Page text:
As a real estate investor, it’s important to understand what strategies are available to you. It should come as no surprise that with capital gains taxes on the rise, the 1031 exchange is increasingly the preferred strategy for active real estate investors. Understanding what to expect and how to do a 1031 exchange when it’s time to sell your property can defer capital gains liability allowing you to acquire additional properties with funds that otherwise would have been paid to the IRS. What’s not to love?
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As a real estate investor, the idea of selling commercial property in an “off-market” transaction, – that is, without a publicized marketing effort, – may appear desirable to some owners.
Looming over commercial real estate is President Joe Biden’s proposed tax laws and what that means for commercial real estate’s 1031 exchange tax law.
President Biden is attempting to edit the tax code that allows for deferring capital gains tax, thereby increasing taxes on real estate for sellers with proceeds of more than $500,000.
Before we dive into the impact of what this legislation could mean for real estate investors, let’s start with some 1031 fundam
Having one or more investments in multi-family real estate can keep you on the path to building generational wealth and having more freedom and opportunity in the future.
You may think that a good location, well-maintained units, attractive common areas, and the right amenities are what will keep your occupancy rates high and the property value of your apartment building up.
The truth is, it’s not enough.
In the last nine months, many people have had their world turned upside down, both financially and emotionally. The global pandemic we now find ourselves in has disrupted many parts of our lives, including the real estate industry. Many Americans have physically uprooted themselves, fleeing cities, and seeking more suburban living. With the ever-changing nature of the pandemic, where does that leave commercial real estate?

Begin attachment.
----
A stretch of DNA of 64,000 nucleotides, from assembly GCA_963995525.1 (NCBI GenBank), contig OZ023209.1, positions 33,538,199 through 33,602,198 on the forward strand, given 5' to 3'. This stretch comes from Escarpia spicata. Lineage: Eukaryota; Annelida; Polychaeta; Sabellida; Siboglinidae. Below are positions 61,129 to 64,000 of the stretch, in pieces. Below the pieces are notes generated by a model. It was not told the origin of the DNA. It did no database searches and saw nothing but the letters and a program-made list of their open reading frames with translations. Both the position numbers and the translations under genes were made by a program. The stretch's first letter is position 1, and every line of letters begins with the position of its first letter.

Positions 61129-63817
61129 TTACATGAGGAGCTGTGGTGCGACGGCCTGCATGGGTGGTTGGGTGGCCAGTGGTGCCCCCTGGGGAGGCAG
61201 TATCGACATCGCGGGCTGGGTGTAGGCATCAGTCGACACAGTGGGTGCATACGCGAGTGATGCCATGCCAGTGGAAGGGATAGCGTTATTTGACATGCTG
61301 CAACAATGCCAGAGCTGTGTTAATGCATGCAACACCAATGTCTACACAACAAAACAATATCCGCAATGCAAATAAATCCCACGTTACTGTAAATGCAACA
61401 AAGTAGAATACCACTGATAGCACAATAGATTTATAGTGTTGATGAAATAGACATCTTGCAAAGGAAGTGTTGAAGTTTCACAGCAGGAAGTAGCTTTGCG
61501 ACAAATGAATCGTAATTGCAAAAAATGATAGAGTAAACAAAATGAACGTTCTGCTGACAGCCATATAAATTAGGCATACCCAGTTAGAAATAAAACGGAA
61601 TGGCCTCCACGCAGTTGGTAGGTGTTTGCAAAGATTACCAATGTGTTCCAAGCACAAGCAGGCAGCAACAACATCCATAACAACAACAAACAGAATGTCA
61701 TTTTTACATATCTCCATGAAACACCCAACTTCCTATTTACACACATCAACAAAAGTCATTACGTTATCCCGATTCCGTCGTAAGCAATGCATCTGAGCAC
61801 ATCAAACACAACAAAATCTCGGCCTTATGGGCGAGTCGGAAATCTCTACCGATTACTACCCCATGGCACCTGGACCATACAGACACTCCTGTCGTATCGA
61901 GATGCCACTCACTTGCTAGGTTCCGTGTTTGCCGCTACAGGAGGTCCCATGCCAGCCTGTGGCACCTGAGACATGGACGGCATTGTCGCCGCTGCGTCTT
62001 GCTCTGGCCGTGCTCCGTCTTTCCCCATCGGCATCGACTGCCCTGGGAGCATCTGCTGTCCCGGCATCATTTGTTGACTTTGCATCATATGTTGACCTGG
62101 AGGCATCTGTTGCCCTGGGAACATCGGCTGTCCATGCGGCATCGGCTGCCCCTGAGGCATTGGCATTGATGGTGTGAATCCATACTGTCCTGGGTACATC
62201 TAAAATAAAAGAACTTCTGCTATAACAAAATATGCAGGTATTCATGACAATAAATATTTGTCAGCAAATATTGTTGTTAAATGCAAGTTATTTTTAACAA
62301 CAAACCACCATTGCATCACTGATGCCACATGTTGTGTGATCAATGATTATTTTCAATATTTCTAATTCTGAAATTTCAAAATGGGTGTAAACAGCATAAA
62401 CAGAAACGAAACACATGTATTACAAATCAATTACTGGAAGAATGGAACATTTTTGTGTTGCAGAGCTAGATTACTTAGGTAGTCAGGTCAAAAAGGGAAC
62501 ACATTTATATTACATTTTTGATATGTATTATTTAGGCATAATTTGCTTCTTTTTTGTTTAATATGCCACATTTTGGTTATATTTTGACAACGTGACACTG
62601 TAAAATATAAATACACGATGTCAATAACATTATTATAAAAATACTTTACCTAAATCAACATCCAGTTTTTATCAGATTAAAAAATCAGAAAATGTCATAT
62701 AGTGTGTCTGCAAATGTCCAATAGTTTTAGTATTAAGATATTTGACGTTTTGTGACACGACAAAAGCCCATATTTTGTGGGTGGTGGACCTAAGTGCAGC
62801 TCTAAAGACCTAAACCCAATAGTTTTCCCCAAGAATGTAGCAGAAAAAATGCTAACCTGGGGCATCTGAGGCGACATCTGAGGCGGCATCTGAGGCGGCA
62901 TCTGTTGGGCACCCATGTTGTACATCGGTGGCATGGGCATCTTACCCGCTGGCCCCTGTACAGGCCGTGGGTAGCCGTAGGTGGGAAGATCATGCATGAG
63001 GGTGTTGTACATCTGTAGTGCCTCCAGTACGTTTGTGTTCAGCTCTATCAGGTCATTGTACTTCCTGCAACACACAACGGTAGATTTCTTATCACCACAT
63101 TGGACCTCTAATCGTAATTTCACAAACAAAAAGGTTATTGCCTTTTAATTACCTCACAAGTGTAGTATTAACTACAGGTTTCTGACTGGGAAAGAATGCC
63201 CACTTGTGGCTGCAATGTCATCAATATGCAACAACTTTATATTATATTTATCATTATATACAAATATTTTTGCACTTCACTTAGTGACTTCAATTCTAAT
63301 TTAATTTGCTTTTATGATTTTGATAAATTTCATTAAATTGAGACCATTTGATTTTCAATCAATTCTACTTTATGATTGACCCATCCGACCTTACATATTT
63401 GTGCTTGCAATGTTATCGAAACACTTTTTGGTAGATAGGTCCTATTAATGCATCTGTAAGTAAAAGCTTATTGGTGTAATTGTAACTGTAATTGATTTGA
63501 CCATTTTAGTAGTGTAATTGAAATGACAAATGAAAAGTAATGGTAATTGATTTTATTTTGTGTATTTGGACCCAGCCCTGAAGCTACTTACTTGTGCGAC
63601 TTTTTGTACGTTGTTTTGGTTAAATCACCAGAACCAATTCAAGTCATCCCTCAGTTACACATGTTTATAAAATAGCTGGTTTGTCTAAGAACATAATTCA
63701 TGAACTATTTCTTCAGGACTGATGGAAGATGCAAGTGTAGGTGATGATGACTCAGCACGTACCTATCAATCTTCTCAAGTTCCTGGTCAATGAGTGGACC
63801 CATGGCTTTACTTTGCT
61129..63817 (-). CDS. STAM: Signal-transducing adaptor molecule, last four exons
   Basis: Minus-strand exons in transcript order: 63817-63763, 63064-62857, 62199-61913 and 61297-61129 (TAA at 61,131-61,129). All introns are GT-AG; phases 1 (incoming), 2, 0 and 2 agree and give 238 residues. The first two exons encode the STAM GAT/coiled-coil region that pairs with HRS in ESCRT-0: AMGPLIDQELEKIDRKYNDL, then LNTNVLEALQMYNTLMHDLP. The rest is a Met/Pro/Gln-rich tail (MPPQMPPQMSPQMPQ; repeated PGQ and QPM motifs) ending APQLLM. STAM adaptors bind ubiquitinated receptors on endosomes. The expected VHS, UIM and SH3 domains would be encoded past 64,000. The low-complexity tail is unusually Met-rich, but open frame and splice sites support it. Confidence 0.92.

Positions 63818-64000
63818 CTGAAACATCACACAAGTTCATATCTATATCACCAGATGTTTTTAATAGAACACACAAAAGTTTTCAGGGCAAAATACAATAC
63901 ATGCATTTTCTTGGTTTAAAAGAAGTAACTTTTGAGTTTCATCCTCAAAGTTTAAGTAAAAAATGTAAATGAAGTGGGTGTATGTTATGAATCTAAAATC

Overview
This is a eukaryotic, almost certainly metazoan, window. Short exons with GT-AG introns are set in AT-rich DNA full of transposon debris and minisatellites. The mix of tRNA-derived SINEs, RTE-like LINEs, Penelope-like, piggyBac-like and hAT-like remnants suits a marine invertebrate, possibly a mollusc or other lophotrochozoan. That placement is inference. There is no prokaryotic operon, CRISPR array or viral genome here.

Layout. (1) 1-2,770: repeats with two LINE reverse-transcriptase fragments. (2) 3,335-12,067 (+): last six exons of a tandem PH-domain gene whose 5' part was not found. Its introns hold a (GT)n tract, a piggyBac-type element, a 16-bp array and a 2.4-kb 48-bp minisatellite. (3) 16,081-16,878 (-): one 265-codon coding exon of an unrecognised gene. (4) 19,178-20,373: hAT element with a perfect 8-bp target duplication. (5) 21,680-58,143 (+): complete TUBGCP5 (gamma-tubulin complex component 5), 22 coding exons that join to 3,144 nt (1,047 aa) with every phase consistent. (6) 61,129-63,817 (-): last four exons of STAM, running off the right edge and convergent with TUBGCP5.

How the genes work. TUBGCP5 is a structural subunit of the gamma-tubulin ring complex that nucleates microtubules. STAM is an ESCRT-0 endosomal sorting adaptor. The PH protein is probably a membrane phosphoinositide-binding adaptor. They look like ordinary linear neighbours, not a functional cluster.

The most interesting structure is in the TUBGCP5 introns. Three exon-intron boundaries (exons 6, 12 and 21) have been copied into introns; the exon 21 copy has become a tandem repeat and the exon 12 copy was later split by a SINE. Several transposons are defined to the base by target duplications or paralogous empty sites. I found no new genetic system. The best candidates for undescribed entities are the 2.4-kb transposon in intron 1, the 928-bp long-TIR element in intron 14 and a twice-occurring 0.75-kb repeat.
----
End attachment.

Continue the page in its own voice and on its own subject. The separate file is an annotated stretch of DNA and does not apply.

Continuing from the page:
New Haven’s international profile and high rental demand is attracting investors from around the Northeast region. Located along the I-95 and I-91 corridors, New Haven enjoys Amtrak and local rail service to both New York and Boston. The city is a thriving community of generational, ethnic, and educational diversity, and is home to a number of educational, healthcare, and cultural institutions. Its emphasis on education and health sciences contributes to steady job growth, while New Haven’s arts and entertainment scene makes it an enjoyable community to call home.
What is bringing Boston investors into secondary markets north of the city? Value-add opportunities in the Merrimack Valley are attracting investors who have been priced out of the Boston area. Situated along the northeastern Massachusetts and southern New Hampshire borders, this region is experiencing economic growth and improving demographics in submarkets including Lowell, Lawrence and Haverhill.
With cap rates at rock bottom and interest rates rising, many investors believe we are at or beyond the peak of the current market cycle. Add a resurgent stock market to the mix and investors may see more attractive yield alternatives beyond real estate. That said, opportunity still exists to add value and grow rents in selected Class-B and Class-C assets throughout the Northeast. In 2017 we will be hosting a series of investor workshops in New York, Boston, New Haven and Hartford/Springfield to address these issues and more.